Depression Recipes – Simple Meal Ideas for Hard Times

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Last Updated on December 14, 2020

The Great Depression is almost universally thought of as the darkest time in recent U.S. history from at least a financial standpoint. Like many of you, I know close family members who lived through the depression and their stories of the hardships, depression recipes they fondly remembered but more precisely how they made do regardless of the times, always seem to fascinate me. People were much hardier back then I believe. This period of time is how we imagine life at its hardest; and the realities that so many people faced during that roughly 10 year span seem to loom larger in our collective consciousness to this day. All we need are the right present day events for us all to see how we fare in a similar situation and the worst predictions seem to point to a time where the Great Depression will look like a picnic by comparison.

There are some that say we are already living through another great depression but we don’t know it because of the social safety nets, which over 100 million people rely on daily to get by. Rather than waiting in line for soup and bread, you are given a credit card so you can buy junk food at the store like everyone else. Remove the stigma of public poverty and one could argue the actual harsh effects, and you might struggle less to get out of it. At a minimum, if nobody sees the outward face of poverty, why worry? Not that people on welfare have it good, but the poor in this country live like Kings and Queens compared to the poor in India or China.

The Great Depression left millions of hungry people who created simple depression recipes out of basic ingredients

Regardless of where you live, it can’t be argued that the prices of food are rising. When the price of groceries increases too far or your ability to pay is decreased, that is when creativity comes into the kitchen and you will need to adjust your menu. During the depression, meat was a luxury that was often only eaten once a week. When I say meat, I am talking about Hot Dogs. Forget having your steaks if we enter another depression. Meals were frequently based on a few simple ingredients like potatoes, flour, onions and vegetables that were grown in the family garden.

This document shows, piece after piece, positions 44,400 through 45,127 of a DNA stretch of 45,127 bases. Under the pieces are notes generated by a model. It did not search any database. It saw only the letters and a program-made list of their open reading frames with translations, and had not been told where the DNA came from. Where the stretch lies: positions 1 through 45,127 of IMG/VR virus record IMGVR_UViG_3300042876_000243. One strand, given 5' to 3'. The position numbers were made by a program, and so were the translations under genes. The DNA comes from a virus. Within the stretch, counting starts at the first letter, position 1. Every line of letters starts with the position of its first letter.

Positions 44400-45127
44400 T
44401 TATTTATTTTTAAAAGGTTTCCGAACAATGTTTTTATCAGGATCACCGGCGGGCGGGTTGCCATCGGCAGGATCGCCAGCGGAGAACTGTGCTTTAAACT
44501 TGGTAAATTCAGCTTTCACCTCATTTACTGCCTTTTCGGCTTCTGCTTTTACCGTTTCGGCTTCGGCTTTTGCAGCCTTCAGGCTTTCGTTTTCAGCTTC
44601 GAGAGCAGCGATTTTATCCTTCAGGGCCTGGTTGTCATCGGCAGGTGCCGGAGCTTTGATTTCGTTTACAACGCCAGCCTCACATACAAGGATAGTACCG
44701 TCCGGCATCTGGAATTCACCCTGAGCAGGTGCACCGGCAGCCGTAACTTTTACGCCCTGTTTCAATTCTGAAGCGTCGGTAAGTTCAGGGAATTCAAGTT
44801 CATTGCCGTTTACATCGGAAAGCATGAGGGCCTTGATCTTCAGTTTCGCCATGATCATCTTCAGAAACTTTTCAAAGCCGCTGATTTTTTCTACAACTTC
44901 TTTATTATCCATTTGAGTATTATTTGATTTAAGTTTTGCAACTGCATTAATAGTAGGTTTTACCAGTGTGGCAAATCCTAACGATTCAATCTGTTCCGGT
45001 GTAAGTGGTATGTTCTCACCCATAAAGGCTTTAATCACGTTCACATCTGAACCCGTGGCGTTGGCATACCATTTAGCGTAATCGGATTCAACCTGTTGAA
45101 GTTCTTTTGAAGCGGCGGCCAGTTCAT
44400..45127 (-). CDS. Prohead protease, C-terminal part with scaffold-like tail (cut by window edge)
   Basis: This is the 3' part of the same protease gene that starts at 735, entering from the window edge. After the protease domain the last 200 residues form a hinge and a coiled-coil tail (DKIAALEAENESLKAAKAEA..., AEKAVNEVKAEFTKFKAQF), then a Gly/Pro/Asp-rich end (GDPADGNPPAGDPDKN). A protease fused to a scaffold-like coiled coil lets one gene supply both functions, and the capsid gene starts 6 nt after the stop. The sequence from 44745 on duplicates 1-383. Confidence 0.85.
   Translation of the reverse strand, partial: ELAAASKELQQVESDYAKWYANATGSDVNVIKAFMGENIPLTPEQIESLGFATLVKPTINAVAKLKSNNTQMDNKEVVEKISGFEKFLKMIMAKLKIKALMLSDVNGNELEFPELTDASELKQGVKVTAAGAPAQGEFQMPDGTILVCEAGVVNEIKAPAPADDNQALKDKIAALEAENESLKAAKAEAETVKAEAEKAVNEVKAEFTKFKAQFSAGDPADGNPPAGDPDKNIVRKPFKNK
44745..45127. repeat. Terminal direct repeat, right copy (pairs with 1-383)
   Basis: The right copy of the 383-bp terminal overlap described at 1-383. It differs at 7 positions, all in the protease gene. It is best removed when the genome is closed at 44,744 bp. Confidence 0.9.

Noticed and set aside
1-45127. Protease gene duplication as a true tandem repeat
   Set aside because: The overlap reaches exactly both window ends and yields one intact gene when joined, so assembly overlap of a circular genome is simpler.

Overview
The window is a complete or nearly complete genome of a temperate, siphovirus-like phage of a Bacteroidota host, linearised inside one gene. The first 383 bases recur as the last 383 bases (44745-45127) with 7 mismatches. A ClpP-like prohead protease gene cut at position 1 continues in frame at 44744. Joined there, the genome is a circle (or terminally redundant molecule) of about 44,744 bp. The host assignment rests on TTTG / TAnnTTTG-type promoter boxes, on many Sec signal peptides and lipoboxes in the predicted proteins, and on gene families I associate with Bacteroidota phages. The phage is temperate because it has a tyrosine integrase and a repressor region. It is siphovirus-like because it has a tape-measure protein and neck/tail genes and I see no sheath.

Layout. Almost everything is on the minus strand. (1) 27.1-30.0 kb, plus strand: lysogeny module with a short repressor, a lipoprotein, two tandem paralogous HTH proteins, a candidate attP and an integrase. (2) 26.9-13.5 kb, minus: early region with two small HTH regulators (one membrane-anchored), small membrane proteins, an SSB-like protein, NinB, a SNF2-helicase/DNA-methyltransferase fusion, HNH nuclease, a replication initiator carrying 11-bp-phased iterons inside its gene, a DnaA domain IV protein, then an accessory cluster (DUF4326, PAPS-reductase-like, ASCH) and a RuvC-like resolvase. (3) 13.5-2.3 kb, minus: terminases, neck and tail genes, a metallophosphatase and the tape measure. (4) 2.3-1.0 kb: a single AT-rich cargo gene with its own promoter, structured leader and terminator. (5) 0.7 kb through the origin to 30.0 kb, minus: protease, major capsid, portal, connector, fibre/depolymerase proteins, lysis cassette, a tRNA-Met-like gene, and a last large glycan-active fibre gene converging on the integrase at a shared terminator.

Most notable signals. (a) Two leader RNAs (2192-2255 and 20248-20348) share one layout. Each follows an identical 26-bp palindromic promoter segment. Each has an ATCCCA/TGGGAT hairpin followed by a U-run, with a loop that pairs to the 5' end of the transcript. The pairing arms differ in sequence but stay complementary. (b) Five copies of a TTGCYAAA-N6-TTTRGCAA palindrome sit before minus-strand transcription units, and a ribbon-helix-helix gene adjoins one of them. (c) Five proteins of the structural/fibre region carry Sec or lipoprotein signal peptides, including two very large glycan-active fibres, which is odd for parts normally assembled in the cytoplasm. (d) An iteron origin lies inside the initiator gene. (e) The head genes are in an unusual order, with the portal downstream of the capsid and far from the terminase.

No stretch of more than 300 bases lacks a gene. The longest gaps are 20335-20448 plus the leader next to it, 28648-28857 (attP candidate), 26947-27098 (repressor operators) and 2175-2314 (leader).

Our society faces a few problems, not the least of which is the ability to grow our own food. In the 1930’s we didn’t have frozen dinners, fast food restaurants and microwaves. Most rural families had their own gardens. If we were to suffer an event now, like the great depression that saw 25% of all workers out of a job, there would be a lot of people unable to eat. That is one of the reasons preppers talk about starting to garden now so that you will not be behind the curve when it’s too late.

Depression Recipes were filling and cheap

If it does come to that and you find it is time to tighten your belt and start making do with less, I thought it would be a good idea to look back in time to see some of the depression recipes that people used to make. I know that we stock up on food that we eat now in the hopes that we will have enough to last us, but I doubt anyone here has stocked up 10 years’ worth of food. If another great depression happens, we will be required to be more frugal and these depression recipes allow you to feed your family with much less.

Clara's Kitchen: Wisdom, Memories, and Recipes from the Great Depression
Clara gives readers practical advice on cooking nourishing meals for less. Using lessons she learned during the Great Depression, she writes, for instance, about how to conserve electricity when cooking and how you can stretch a pot of pasta with a handful of lentils.